Scandal involving Brazil president-elect’s son clouds inauguration

FILE PHOTO: Flavio Bolsonaro, son of Brazil's President-elect Jair Bolsonaro is seen behind him at the transition government building in Brasilia, Brazil November 27, 2018. REUTERS/Adriano Machado/File Photo
FILE PHOTO: Flavio Bolsonaro, son of Brazil’s President-elect Jair Bolsonaro is seen behind him at the transition government building in Brasilia, Brazil November 27, 2018. REUTERS/Adriano Machado/File Photo

RIO DE JANEIRO (Reuters) – A lingering scandal involving Brazilian President-elect Jair Bolsonaro’s son has soured his inauguration next week and tarnished the reputation of a far-right maverick who surged to victory on a vow to end years of political horsetrading.

Bolsonaro, who spent nearly 30 years in Congress, takes office on Jan. 1 after a strong electoral win that gave him a mandate to hobble violent drug gangs, cut through red tape to kick-start Brazil’s economy and go after the country’s corrupt political class.

But a festering scandal involving the former driver of his son, Rio de Janeiro state lawmaker and Senator-elect Flavio Bolsonaro, has clouded his big day. Jair Bolsonaro, Flavio Bolsonaro and the former driver, Fabricio Queiroz, have denied any wrongdoing.

But some critics have begun questioning the president-elect’s graft-busting credentials, and asking whether the Bolsonaro political clan really represents a new type of politics in a country weary from years of corruption probes.

“Ever since this case came to light, there has been a spectacle of evasions and unconvincing explanations on the part of the Bolsonaros … (about) an episode with relevant implications for national politics,” Brazil’s biggest newspaper Folha de S.Paulo said in an editorial on Thursday, the day after Queiroz sought to explain himself in an interview with a Bolsonaro-friendly TV network.

The scandal arose after Brazil’s Council for Financial Activities Control (COAF) identified 1.2 million reais ($305,033) that in 2016-17 flowed through the bank account of Queiroz, who for years was on Flavio Bolsonaro’s payroll as a driver and advisor. Some payments were made to the president-elect’s wife, Michelle Bolsonaro.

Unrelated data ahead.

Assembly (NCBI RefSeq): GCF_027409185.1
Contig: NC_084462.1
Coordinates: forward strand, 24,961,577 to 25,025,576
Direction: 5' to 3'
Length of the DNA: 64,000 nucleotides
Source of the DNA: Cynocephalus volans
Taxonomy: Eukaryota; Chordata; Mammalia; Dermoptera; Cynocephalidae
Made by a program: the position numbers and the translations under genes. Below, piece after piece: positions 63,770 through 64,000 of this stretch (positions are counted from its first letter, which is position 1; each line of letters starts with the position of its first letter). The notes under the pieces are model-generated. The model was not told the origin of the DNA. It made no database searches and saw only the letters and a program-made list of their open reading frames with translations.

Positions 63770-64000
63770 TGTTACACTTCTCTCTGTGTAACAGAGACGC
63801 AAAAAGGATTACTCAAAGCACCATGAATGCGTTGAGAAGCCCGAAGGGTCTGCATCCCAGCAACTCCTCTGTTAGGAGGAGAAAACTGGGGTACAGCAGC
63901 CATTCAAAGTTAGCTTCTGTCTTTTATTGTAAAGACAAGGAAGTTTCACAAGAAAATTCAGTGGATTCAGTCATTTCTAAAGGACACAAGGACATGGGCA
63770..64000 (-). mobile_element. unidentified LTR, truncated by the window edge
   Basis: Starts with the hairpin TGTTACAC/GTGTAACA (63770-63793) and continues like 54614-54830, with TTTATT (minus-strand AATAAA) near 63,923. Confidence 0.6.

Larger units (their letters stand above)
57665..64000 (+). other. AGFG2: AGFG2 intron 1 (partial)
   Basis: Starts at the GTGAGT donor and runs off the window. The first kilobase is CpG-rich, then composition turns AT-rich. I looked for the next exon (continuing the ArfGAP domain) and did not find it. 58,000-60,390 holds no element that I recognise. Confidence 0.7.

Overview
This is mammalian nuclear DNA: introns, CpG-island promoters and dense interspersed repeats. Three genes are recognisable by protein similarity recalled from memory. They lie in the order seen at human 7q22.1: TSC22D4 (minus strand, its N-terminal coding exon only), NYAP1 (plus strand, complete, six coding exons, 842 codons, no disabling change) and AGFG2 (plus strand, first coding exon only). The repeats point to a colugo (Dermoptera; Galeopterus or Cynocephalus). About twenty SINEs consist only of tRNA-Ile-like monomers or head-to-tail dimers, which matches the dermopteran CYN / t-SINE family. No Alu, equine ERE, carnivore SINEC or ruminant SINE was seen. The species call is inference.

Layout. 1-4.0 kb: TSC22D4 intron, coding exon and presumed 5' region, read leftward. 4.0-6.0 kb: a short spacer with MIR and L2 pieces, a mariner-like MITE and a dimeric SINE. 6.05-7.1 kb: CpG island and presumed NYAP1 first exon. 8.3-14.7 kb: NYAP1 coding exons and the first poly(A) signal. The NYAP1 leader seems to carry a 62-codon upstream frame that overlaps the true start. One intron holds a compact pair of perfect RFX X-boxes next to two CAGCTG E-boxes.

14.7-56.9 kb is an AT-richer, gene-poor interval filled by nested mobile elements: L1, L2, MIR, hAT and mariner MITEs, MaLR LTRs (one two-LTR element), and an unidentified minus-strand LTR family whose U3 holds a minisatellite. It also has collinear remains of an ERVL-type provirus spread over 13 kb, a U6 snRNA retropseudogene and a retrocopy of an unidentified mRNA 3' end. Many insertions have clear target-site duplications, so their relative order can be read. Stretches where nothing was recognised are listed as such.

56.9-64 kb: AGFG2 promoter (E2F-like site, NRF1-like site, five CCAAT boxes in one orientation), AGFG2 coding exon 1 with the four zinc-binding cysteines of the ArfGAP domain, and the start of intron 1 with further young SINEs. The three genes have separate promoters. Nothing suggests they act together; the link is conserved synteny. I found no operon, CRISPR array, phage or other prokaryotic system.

After citing a health crisis as his reason for failing to attend two previous appointments with prosecutors to explain the provenance of the money, Queiroz said in the SBT network interview on Wednesday that money in his account was due to a side-business of buying and selling cars.

“I’m a businessman,” he said. “I make money.”

Jair Bolsonaro has said the payment to his wife was Queiroz repaying a personal loan. He added that if he made a mistake by not declaring the money from Queiroz, he would rectify it with tax authorities.

Flavio Bolsonaro, who has now been called by investigators to explain the money after his former driver’s no-show last week, has said that Queiroz gave him a “plausible” explanation, and that the accusations were intended to destabilize the Bolsonaro family.

In the interview, Queiroz said the money to Michelle Bolsonaro had been explained by her husband, and was to repay a loan. He denied he had been dodging investigators, and said he had failed to turn up to appointments with prosecutors because of a malignant cancer that requires immediate surgical removal.

Michelle Bolsonaro has not commented publicly on the case.

According to the COAF, some of the payments to Queiroz’ bank account were made by other employees on Flavio Bolsonaro’s payroll when he served as a Rio de Janeiro state lawmaker, including by Queiroz’s own daughter. Many of the deposits were made on or around the same day that the state Congress paid employees, the COAF found.

It passed on the suspicious financial flows in Queiroz’s account to Rio state prosecutors, who have so far failed to get the former driver to come in and explain the funds.

State prosecutors have suggested that Flavio Bolsonaro come in on Jan 10. It was not clear when Queiroz would attend.

Queiroz declined to explain why his colleagues were depositing money into his account, saying he would tell investigators.

Not all were convinced by that line of argument.

“So this is how it works: He didn’t go to investigators, because he preferred to go on TV. But, once he was on TV, he said he would rather explain to investigators?” prominent journalist Malu Gaspar wrote on Twitter.


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